So let’s sum up. Teak decks are nice to live with and they look good. On the down side they are expensive, add weight where you don’t want it, soon look dirty, are vulnerable to red wine and sun tan oil and can get so hot in the summer you cannot walk on them. So what can you do about it? For my money I’d choose the standard non slip fibreglass moulding that comes with the boat or an epoxy cloth coating on a wooden yacht. I might have teak in the cockpit but basically I do not consider a teak deck to be a sensible thing these days. In days gone by teak was the obvious choice but things have changed. We are aware that teak comes from tropical rain forests and we all know that deforestation is contributing to global warming which is harming our planet but still yachts are sold with teak decks. Just consider for a moment how many yachts there are in your marina. Probably 30% have teak decks. (It’s more like 50% in the med) That’s quite a few boats and there are a lot of marinas in the UK. Then there’s the rest of Europe to take into account, Australia, New Zealand, USA In fact there must be millions of teak decks out there. It’s true to say that if people chose not to have a teak deck there would be a lot more trees in this world.
Sadly the whole yachting world is convinced that teak decks last forever and need nothing more than a good scrub once in a while to keep ‘em looking good. It’s simply not true. Remember when CD’s came out nearly 20 years ago, how they boasted that you could scratch them and they could still play. What Nonsense. On the one hand I am thankful for owners and teak decks since they allow me the life I lead but on the other I am angry at the waste of it all. People could save themselves a lot of time, inconvenience and money if they just took care of their decks. For some reason no one wants to spend money on “posh” covers to protect their boat. “Oh no, covers are expensive”. I hear said. Covers are “initially” expensive but they will repay their cost several times over. Not only will you not be required to replace your decks but you’ll be able to sell your boat for more because it has obviously been well looked after. It’s not just teak decks that will benefit from protection, Perspex windows, instruments and gel coat will all last longer if kept out of the sun, wind and rain. The Grand Canyon was created by erosion from the elements. When you think like that surely you can understand why I recommend covering up. We all know that the sun can burn skin and give you cancer yet we leave our boats outside soaking up this energy for years at a time. It’s worse for a teak deck because it is laid horizontally and gets the full force of the sun.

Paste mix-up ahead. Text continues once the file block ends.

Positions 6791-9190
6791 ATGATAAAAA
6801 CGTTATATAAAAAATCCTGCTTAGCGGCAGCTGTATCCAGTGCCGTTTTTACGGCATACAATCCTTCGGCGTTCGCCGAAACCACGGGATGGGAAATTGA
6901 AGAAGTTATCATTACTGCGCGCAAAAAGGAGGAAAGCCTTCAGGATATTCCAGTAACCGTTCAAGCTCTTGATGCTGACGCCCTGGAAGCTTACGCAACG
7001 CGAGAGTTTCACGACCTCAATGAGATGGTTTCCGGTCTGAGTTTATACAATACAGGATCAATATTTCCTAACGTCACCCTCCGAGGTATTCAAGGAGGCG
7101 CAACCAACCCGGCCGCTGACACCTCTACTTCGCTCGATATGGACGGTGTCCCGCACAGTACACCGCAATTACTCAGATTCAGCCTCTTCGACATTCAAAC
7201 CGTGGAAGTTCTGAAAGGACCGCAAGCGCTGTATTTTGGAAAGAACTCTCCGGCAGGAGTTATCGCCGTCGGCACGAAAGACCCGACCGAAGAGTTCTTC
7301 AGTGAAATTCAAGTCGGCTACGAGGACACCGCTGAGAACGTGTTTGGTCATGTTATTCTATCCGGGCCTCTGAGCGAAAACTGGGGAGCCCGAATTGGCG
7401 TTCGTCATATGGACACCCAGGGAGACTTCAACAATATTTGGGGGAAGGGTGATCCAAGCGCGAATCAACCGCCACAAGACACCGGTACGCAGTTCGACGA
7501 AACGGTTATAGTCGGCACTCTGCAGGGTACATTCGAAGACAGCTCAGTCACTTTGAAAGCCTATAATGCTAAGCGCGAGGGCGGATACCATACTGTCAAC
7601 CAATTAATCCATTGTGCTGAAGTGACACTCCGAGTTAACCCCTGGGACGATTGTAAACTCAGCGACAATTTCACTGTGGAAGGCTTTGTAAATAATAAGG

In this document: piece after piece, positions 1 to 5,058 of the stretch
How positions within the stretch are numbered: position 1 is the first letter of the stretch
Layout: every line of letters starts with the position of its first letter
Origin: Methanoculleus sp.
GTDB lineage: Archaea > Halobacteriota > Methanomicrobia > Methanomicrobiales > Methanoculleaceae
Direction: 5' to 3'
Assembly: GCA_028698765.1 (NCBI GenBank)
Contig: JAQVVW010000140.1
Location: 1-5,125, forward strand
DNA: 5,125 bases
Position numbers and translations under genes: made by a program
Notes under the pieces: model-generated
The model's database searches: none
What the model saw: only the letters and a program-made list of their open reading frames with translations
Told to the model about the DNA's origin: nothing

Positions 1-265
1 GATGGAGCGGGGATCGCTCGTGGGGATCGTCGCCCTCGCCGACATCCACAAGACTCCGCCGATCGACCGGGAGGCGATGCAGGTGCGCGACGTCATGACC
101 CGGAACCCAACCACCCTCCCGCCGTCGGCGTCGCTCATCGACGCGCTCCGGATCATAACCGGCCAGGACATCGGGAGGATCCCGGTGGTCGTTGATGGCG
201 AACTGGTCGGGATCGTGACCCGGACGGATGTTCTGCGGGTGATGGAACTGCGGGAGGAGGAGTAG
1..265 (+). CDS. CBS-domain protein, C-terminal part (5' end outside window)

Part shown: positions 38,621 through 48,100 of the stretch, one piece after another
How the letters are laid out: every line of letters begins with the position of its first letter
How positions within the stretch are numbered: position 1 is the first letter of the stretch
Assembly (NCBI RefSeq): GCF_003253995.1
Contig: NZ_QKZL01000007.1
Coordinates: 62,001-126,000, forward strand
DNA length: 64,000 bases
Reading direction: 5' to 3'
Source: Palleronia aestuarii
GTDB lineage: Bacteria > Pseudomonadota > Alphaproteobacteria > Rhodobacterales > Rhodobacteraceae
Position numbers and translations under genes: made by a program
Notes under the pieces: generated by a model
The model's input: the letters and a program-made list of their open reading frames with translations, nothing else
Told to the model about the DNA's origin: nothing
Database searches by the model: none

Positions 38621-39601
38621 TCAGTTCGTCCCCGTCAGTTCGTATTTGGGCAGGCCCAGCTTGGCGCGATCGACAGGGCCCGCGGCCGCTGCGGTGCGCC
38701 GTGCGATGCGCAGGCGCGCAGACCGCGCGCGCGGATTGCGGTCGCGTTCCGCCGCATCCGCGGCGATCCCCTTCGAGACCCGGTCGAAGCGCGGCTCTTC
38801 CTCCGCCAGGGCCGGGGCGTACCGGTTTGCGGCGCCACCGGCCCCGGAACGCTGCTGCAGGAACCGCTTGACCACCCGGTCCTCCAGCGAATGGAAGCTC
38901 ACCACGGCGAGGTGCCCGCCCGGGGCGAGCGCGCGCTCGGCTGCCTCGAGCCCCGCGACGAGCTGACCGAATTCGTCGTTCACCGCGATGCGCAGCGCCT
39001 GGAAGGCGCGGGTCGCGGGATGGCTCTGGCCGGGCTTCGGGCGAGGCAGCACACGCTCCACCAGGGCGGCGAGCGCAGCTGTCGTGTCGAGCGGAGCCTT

So unless I’m wrong people equate teak decks with luxury. “There’s nothing unusual about that,” you say, and if they are prepared to “pay” for it, fine. I don’t believe that anyone wishes to waste money or valuable world resources. I’m sure that it is a simple case of ignorance, call it what you will. No one will tell the truth because it’s in no one’s interests. The manufacturer can make his boat look “Lux” with teak. Other manufacturers follow and the teak deck becomes “the norm”. Boatyards and shipwrights depend on unwitting victims for their income. If you ask them to sand down your decks, that’s exactly what they’ll do. It annoys me that they cannot be more honest. If a client asked me (as they have) if I can sand their decks I explain where that will lead and in most cases they have taken my advice not to touch it. I realise that for a boatyard to take my approach is a recipe for bankruptcy and for myself I am not a rich man but I am content. I care very much about what happens to our world. I personally am glad I will not be among the future generations who must follow in our shoes. I can only do my bit, I can’t change the world, I can’t change fashion but I hope I can slow down the damage by telling the truth. So now you know, what will you decide for the decks on your new boat?